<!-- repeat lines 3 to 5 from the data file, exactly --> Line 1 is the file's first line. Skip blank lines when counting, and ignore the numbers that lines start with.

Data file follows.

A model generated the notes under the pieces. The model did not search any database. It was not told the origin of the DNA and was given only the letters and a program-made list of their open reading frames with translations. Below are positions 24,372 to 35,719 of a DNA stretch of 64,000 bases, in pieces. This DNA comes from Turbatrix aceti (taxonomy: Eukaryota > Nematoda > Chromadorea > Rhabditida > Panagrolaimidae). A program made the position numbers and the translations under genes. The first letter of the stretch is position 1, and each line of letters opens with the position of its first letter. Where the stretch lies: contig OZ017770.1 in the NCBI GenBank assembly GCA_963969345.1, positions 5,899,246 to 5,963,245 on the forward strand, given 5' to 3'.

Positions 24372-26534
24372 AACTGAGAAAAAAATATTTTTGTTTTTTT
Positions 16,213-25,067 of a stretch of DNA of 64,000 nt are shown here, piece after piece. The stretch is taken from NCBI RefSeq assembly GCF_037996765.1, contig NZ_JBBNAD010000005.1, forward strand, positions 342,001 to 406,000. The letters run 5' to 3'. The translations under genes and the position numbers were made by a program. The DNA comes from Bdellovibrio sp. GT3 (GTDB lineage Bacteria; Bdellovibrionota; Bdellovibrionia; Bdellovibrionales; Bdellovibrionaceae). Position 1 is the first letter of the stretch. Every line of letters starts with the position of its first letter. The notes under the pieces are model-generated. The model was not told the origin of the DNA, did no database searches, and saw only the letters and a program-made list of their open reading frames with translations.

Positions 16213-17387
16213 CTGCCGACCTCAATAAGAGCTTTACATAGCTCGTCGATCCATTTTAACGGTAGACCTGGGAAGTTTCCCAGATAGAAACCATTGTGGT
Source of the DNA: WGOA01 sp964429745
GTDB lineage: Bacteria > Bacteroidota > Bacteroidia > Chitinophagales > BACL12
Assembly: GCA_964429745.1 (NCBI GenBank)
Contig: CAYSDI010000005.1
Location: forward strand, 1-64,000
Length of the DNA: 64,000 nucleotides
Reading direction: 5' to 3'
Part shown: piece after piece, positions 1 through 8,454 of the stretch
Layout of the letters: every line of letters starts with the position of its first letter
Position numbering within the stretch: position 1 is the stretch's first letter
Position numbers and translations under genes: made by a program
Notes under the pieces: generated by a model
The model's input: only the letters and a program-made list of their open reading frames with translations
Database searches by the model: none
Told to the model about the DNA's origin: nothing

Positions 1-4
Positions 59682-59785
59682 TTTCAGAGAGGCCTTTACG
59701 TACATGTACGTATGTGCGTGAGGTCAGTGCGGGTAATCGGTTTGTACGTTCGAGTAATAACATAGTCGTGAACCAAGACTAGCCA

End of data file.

24372 AACTGAGAAAAAAATATTTTTGTTTTTTT
Positions 16,213-25,067 of a stretch of DNA of 64,000 nt are shown here, piece after piece. The stretch is taken from NCBI RefSeq assembly GCF_037996765.1, contig NZ_JBBNAD010000005.1, forward strand, positions 342,001 to 406,000. The letters run 5' to 3'. The translations under genes and the position numbers were made by a program. The DNA comes from Bdellovibrio sp. GT3 (GTDB lineage Bacteria; Bdellovibrionota; Bdellovibrionia; Bdellovibrionales; Bdellovibrionaceae). Position 1 is the first letter of the stretch. Every line of letters starts with the position of its first letter. The notes under the pieces are model-generated. The model was not told the origin of the DNA, did no database searches, and saw only the letters and a program-made list of their open reading frames with translations.

Positions 16213-17387